9-1-1

A dispatcher takes an emergency call at the Jackson, Tennessee 9-1-1 Dispatch Center.

9-1-1,[1][2] also written 911, is an emergency telephone number for the North American Numbering Plan (NANP), one of 8 N11 codes. Like other emergency numbers around the world, this number is intended for use in emergency circumstances only, and using it for any other purpose (such as making false or prank calls) is a crime in certain jurisdictions.

In over 98% of locations in the United States and Canada, dialing "9-1-1" from any telephone will link the caller to an emergency dispatch office—called a public-safety answering point (PSAP) by the telecom industry—which can send emergency responders to the caller's location in an emergency. In approximately 96 percent of the U.S., the enhanced 9-1-1 system automatically pairs caller numbers with a physical address.[1]

In the Philippines, the 9-1-1 emergency hotline has been available to the public since August 1, 2016, although it was first available in Davao City. It is the first of its kind in Asia-Pacific region.[3] It replaces the previous emergency number 117 used outside Davao City.

As of 2017, a 9-1-1 system is in use in Mexico, where implementation in different states and municipalities is being conducted.

999 is used in Bangladesh, Singapore, Malaysia, Hong Kong, the United Kingdom and many British territories amongst other places. 112 is the equivalent emergency number used in the European Union and various other countries. In the US, some carriers, including AT&T, map the number 112 to the emergency number 9-1-1 [4]. 000 is used in Australia. 1-0-0 is the emergency number of India, and in Israel for police or general emergency. 1-0-1 in Israel is for emergency ambulance service and 1-0-2 for the fire department.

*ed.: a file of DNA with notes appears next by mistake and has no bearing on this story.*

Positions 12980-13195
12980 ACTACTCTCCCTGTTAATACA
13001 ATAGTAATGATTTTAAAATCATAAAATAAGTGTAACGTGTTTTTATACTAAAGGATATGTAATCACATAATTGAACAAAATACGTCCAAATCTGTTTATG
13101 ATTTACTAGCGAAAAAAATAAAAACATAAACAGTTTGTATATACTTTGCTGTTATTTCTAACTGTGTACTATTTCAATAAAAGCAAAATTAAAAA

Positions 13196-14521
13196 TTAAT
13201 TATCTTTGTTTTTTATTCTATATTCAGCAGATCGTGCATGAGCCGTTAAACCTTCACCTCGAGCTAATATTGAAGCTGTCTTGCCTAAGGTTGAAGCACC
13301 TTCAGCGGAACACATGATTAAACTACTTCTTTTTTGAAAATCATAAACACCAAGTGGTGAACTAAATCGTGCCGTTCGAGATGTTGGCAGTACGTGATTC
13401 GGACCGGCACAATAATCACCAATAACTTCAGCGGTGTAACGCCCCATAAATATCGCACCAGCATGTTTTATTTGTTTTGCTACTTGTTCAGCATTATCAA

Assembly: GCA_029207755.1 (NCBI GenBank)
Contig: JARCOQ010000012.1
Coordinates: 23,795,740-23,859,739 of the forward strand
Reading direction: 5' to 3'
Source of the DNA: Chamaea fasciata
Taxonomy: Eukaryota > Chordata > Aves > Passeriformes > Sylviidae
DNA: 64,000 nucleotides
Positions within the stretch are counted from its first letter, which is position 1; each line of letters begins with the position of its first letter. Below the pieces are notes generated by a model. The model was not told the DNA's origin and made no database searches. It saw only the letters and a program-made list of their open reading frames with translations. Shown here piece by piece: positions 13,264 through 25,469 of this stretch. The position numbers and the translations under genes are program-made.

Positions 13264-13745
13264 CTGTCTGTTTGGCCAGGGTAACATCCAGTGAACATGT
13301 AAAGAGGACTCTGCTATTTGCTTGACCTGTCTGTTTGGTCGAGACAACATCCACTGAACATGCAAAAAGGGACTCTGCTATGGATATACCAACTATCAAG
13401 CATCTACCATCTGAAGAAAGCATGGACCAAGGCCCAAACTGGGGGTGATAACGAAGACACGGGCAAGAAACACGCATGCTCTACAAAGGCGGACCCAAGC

History

In the earliest days of telephone technology, prior to the development of the rotary dial telephone, all telephone calls were operator-assisted. To place a call, the caller was required to pick up the telephone receiver, sometimes turn a magneto crank, and wait for the telephone operator to answer. The caller would then ask to be connected to the number they wished to call, and the operator would make the required connection manually, by means of a switchboard.

In an emergency, the caller might simply say "Get me the police", "I want to report a fire", or "I need an ambulance or doctor". Until dial service came into use, one could not place calls without proper operator assistance.[5]

"Emergency 911" displayed on the side of an Upper Dublin Township, Pennsylvania police vehicle, indicating that 9-1-1 is the number to dial in the event of an emergency.

The first known use of a national emergency telephone number began in the United Kingdom in 1937, using the number 999, which continues to this day.[6] In the United States, the push for the development of a nationwide American emergency telephone number came in 1957 when the National Association of Fire Chiefs recommended that a single number be used for reporting fires.[7] The first city in North America to use a central emergency number was the Canadian city of Winnipeg, Manitoba in 1959, which instituted the change at the urging of Stephen Juba, mayor of Winnipeg at the time.[8] Winnipeg initially used 999 as the emergency number,[9] but switched numbers when 9-1-1 was proposed by the United States. In 1967, the President's Commission on Law Enforcement and Administration of Justice recommended the creation of a single number that could be used nationwide for reporting emergencies. The Federal Communications Commission then met with AT&T in November 1967 in order to choose the number.[7]